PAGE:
Only two teams this summer have used their Bi-Annual Exceptions so far. Milwaukee used theirs on ShamSports.com favourite Keyon Dooling, while Detroit used theirs to re-sign Ben Wallace (whose lack of effort during his time with the Bulls has permanently sullied any affection I once had for him). However, while Milwaukee used their BAE because they'd spent their MLE on Drew Gooden, Detroit used their BAE while their MLE sits there untouched. That MLE is probably going to stay untouched all summer, because they've certainly shown no inclination to use it thus far, and http://www.shamsports.com/2010/07/the-best-of-what-left.htmlall the MLE calibre free agents have gone. They could have used it on Wallace so that they could carry over their BAE; they should have used it on Wallace so that they could carry over their BAE. But they didn't.
As was the case with Washington, this might turn out to be completely insignificant. But what if it isn't? What was the point of that?
The no-headband rule was instituted by John Paxson circa 2004, after Bulls bench player Eddie Robinson was repeatedly seen in practice wearing his headband around his neck. To Paxson, this presented an unnecessary choke hazard, and when Robinson petulantly refused to do anything about it, Paxson felt he had to ban headbands altogether, for that was the only way to get Robinson to stop.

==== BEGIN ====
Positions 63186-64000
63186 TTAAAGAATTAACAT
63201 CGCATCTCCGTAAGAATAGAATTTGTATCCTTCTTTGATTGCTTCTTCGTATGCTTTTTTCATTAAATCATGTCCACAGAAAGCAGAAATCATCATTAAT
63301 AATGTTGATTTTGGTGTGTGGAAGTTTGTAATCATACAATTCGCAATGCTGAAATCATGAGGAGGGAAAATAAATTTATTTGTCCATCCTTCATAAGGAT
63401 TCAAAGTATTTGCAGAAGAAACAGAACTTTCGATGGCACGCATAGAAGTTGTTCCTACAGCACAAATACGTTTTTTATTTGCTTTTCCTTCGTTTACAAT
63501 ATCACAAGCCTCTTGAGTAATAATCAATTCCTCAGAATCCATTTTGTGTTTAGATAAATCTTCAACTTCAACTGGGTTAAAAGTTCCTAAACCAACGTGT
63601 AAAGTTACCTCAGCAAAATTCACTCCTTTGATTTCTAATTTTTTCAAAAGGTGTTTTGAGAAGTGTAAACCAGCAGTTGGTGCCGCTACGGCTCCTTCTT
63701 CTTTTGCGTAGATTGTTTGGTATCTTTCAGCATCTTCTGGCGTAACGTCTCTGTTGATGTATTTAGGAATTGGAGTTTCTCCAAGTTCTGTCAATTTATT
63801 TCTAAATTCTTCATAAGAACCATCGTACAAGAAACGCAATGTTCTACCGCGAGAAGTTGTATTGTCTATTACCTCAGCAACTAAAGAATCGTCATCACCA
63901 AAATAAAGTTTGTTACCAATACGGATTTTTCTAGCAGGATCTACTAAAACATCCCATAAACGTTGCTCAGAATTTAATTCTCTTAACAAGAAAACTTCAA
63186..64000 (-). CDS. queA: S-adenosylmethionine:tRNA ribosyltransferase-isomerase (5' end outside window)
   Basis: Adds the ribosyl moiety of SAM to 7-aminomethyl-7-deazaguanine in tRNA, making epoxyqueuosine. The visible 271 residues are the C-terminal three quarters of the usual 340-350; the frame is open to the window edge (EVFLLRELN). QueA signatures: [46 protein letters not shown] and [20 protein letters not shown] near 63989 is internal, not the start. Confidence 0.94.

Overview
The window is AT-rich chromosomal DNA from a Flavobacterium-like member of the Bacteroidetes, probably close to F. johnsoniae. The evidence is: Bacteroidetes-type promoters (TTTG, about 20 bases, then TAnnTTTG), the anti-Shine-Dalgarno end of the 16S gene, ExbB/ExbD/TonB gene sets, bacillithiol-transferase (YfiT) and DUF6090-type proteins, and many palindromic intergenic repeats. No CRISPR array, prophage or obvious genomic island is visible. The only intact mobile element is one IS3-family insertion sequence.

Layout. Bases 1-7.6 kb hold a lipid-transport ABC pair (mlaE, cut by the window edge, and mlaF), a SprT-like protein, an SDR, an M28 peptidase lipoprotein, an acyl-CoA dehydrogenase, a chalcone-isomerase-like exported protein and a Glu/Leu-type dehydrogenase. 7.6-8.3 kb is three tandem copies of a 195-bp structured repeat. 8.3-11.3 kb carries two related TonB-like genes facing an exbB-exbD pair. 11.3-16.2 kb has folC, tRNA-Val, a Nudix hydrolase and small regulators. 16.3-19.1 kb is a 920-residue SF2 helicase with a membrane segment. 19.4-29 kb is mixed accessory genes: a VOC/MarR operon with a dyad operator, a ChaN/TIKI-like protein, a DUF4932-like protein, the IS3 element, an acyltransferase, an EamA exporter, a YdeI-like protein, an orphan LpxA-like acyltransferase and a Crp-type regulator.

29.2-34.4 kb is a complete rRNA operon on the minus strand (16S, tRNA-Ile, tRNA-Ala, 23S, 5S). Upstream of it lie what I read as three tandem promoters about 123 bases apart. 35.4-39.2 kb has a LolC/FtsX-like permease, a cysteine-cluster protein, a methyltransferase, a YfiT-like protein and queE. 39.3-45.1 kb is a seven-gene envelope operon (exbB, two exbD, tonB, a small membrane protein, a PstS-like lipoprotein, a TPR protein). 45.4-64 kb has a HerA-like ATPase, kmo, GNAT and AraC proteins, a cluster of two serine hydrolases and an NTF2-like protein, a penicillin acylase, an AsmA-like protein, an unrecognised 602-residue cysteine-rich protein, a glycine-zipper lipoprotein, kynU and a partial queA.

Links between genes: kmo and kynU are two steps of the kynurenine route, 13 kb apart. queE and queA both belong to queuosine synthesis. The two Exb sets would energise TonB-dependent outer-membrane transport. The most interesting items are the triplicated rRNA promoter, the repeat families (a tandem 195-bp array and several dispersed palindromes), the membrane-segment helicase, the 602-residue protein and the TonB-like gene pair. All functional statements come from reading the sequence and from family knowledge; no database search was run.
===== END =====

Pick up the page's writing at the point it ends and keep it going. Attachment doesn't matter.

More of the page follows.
The rule wasn't a big deal until Ben Wallace, upping the petulance stakes a little, made it so. Wallace snuck a headband onto the court for the start of an otherwise forgettable regular season game, and when Scott Skiles noticed this, he had little choice but to bench him. Wallace was put back into the starting lineup for the second half of the same game, yet again he had smuggled out a headband, and took the court wearing it. Once again, he was benched, and the scandal of Headbandgate ensued.29 It was a completely unnecessary blight upon the franchise brought about by players being children, and the hierarchy - whose hands were tied - were made to look ridiculous purely for enforcing rules they didn't want to have even created. It was a bad time.
The particularly galling part of it all is that, while Ben Wallace has long been synonymous with wearing a headband, particularly when he had his big fro, there have been many, many, many, many games in which he has not worn one, by choice. It does not take much Googling to find pictures that evidence this. Here's one.Here's another. Et cetera. Ben needlessly brought up, broke, and eventually won an exception to, a rule that was not a particularly big deal to anyone, not even to him.
Note: Non-US teams that the player
has played for are, unless stated otherwise, from the top division in
that nation. If league or division name is expressly stated, it's not
the top division. The only exceptions to this are the rare occasions where
no one league is said to be above the other, such as with the JBL/BJ League
In the event where more than one agent is listed, this is because the
player has more than one agent. This is rather commonplace - a lot of
times, a player will sign with a big agency, and they will have both primary
and secondary agents from within that agency to handle their affairs.
(Where that happens, the primary agent is listed first.) Also, foreign
players tend to have both American and domestic agents. Where the details
of such are known, they are listed.